World this week
Ex-Interpol chief under probe for bribery
China said on October 8 it was investigating former Interpol chief Meng Hongwei for bribery and other violations, days after French authorities said the Chinese official had been reported missing by his wife after travelling to his home country. Under President Xi Jinping, China has been engaged in a sweeping crackdown on official corruption. On Sunday, Interpol, the France-based global police coordination body, said that Meng had resigned as its president. "The investigation against Meng Hongwei taking bribes and suspected violations of law is very timely, absolutely correct and rather wise," China's Ministry of Public Security said in a statement on its website. "The investigation of Meng Hongwei fully shows there is no privilege and no exception in front of the law, and anyone who violates the law must be severely punished," it added.
Suu Kyi vows 'transparency' over Rohingya atrocities
Embattled leader Aung San Suu Kyi on October 7 vowed to increase transparency over her government's handling of the Rohingya crisis while pitching for foreign investment in Myanmar ahead of a regional summit in Tokyo. Suu Kyi, once garlanded as a global rights champion, has seen a sharp fall from grace due to her failure to speak up following a brutal military crackdown on Myanmar's Rohingya minority. "I'm ready to acknowledge that we have challenges to face particularly with regard to the Rakhine and with the struggles we have on the peace front," Suu Kyi said in a speech before Japanese businessmen, referring to Myanmar's westernmost state where the minority dwelled. In the speech ahead of the summit in Tokyo, Suu Kyi said she was aware that peace and stability in her country were necessary for attracting foreign investment.
Missing Saudi journalist killed in consulate: Turkey
Turkish authorities believe Saudi journalist Jamal Khashoggi was killed inside his country's consulate in Istanbul last week, Turkish sources said, in what they described as the deliberate targeting of a prominent critic of the Gulf kingdom's rulers. Khashoggi, a former newspaper editor in Saudi Arabia and adviser to its former head of intelligence, left the country last year saying he feared retribution for his growing criticism of Saudi policy in the Yemen war and its crackdown on dissent. On October 2 he entered the Saudi consulate in Istanbul to get documents for his forthcoming marriage. Saudi officials say he left shortly afterwards but his fiancee, who was waiting outside, said he never came out.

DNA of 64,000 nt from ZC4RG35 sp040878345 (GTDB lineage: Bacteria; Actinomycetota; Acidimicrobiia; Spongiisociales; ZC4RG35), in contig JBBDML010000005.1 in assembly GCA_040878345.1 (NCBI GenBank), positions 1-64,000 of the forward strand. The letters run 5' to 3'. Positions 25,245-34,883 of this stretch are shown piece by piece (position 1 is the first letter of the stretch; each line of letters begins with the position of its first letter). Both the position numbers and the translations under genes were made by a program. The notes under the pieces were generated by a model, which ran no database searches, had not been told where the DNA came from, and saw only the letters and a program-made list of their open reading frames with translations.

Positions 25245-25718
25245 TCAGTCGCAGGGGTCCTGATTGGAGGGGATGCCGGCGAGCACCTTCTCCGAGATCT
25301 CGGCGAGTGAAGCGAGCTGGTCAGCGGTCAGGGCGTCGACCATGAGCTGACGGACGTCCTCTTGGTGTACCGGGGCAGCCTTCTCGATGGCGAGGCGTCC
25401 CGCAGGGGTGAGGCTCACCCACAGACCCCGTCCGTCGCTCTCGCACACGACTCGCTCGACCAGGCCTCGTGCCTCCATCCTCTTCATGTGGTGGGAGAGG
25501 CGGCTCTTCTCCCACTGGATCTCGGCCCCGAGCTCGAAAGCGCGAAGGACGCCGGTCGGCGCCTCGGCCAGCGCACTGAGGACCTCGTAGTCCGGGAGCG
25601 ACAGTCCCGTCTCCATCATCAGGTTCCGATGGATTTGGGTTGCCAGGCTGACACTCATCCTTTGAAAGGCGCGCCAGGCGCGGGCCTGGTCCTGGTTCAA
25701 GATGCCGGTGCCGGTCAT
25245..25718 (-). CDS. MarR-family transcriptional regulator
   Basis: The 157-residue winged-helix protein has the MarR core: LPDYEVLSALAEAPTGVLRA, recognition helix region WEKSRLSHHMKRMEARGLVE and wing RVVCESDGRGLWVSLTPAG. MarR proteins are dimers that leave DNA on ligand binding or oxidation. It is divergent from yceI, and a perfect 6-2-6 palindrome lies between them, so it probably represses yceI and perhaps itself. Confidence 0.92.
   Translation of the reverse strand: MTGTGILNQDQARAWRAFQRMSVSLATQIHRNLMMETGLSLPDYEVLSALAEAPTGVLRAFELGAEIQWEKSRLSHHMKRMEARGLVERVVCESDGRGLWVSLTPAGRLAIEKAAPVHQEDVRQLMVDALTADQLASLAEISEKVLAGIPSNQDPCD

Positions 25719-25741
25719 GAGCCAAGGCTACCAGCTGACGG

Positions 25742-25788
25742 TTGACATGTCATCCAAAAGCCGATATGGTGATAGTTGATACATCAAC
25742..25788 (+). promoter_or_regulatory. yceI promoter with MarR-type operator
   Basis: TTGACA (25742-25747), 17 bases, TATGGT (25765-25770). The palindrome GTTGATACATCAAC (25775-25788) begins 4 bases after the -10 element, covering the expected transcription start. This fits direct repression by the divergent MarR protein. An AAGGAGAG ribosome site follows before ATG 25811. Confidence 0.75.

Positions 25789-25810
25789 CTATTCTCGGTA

Nobel Peace Prize 2018: Award goes to two anti-rape activists
Denis Mukwege, a doctor who helps victims of sexual violence in the Democratic Republic of Congo, and Nadia Murad, a Yazidi rights activist and survivor of sexual slavery by Islamic State, won the 2018 Nobel Peace Prize on October 5. They were awarded the prize for their efforts to end the use of sexual violence as a weapon of war, the Norwegian Nobel Committee said. "Denis Mukwege is the helper who has devoted his life to defending these victims. Nadia Murad is the witness who tells of the abuses perpetrated against herself and others," it said in its citation. "Each of them in their own way has helped to give greater visibility to war-time sexual violence, so that the perpetrators can be held accountable for their actions." Mukwege heads the Panzi Hospital in the eastern Congolese city of Bukavu. Opened in 1999, the clinic receives thousands of women each year, many of them requiring surgery from sexual violence. Murad is an advocate for the Yazidi minority in Iraq and for refugee and women's rights in general. She was enslaved and raped by Islamic State fighters in Mosul, Iraq, in 2014.
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